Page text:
Since Flast, the Court has refused to expand it. Litigants seeking standing as taxpayers to challenge legislation permitting the CIA to withhold from the public detailed information about its expenditures as a violation of Article I, Sec. 9, cl. 7, and to challenge certain Members of Congress from holding commissions in the reserves as a violation of Article I, Sec. 6, cl. 2, were denied standing, in the former cases because their challenge was not to an exercise of the taxing and spending power and in the latter because their challenge was not to legislation enacted under Article I, Sec. 8, but rather was to executive action in permitting Members to maintain their reserve status. 335 An organization promoting church-state separation was denied standing to challenge an executive decision to donate surplus federal property to a church-related college, both because the contest was to executive action under a valid piece of legislation and because the property transfer was not pursuant to a taxing and spending clause exercise but was taken under the property clause of Article IV, Sec. 3, cl. 2. 336 It seems evident that for at least the foreseeable future taxpayer standing will be restricted to establishment clause limitations on spending programs.
Local taxpayers attacking local expenditures have generally been permitted more leeway than federal taxpayers insofar as standing is concerned. Thus, in Everson v. Board of Education, 337 such a taxpayer was found to have standing to challenge the use of public funds for transportation of pupils to parochial schools. 338 But in Doremus v. Board of Educ., 339 the Court refused an appeal from a state court for lack of standing of a taxpayer challenging Bible reading in the classroom. No measurable disbursement of public funds was involved in this type of activity, so that there was no direct injury to the taxpayer, a rationale similar to the spending program-regulatory program distinction of Flast.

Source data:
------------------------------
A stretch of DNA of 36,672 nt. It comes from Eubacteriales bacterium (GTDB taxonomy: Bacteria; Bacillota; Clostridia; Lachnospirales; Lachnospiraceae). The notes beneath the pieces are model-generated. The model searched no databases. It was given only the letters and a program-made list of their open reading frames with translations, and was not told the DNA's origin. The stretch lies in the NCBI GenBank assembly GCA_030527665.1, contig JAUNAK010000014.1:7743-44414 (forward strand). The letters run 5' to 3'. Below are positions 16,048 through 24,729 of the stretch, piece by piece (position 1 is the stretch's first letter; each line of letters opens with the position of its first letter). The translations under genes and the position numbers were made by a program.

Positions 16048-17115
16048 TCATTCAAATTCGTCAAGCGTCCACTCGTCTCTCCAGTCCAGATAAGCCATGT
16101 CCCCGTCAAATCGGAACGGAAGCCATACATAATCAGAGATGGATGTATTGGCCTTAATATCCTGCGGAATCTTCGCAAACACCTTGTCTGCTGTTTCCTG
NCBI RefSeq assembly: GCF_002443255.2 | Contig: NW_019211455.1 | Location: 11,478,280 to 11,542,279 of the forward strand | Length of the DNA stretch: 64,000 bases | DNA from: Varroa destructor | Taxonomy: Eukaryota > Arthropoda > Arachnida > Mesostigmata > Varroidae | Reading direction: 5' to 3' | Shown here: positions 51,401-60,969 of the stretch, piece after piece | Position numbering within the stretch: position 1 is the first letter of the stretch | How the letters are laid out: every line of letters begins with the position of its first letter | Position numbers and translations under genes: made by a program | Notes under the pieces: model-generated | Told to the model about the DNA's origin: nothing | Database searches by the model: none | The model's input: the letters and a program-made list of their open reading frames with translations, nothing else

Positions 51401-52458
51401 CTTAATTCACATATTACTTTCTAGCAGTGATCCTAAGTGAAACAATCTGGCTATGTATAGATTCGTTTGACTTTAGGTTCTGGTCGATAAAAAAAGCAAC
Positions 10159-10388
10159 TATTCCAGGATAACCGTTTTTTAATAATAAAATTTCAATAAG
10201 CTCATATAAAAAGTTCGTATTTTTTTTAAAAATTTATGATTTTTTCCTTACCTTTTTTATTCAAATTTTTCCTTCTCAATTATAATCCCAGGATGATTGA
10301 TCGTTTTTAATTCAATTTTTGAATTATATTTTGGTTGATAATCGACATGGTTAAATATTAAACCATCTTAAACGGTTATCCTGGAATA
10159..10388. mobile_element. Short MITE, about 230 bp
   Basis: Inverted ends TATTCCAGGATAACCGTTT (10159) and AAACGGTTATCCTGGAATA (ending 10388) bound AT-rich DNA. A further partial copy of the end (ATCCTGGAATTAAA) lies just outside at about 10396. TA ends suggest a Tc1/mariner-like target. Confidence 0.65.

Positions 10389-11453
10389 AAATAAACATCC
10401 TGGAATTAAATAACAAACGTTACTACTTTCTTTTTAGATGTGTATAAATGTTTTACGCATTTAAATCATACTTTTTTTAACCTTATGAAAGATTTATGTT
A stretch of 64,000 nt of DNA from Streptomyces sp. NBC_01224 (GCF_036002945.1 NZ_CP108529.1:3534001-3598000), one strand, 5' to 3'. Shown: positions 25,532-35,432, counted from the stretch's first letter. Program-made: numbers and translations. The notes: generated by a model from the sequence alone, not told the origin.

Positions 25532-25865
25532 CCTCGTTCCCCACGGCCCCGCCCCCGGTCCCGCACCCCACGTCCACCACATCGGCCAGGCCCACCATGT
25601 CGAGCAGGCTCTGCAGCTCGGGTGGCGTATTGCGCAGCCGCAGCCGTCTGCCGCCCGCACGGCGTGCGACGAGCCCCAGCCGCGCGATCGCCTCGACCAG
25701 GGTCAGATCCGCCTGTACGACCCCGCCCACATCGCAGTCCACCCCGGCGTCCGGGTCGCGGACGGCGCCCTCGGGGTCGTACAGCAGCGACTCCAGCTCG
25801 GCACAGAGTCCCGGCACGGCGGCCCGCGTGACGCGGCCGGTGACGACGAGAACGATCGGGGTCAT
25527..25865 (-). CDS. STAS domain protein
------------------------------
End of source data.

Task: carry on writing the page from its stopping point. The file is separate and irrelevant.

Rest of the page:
Constitutional Standards: Injury in Fact, Causation, and Redressability .–While the Court has been inconsistent over time, it has now settled upon the rule that, ”at an irreducible minimum,” the constitutional requisites under Article III for the existence of standing are that the party seeking to sue must personally have suffered some actual or threatened injury that can fairly be traced to the challenged action of defendant and that the injury is likely to be redressed by a favorable decision. 340
For some time, injury alone was not sufficient; rather, the injury had to be ”a wrong which directly results in the violation of a legal right,” 341 that is, ”one of property, one arising out of contract, one protected against tortious invasion, or one founded in a statute which confers a privilege.” 342 The problem was that the ”legal right” language was ”demonstrably circular: if the plaintiff is given standing to assert his claims, his interest is legally protected; if he is denied standing, his interest is not legally protected.” 343 The observable tendency of the Court, however, was to find standing frequently in cases distinctly not grounded in property rights. 344
Much more at the link, including the footnotes.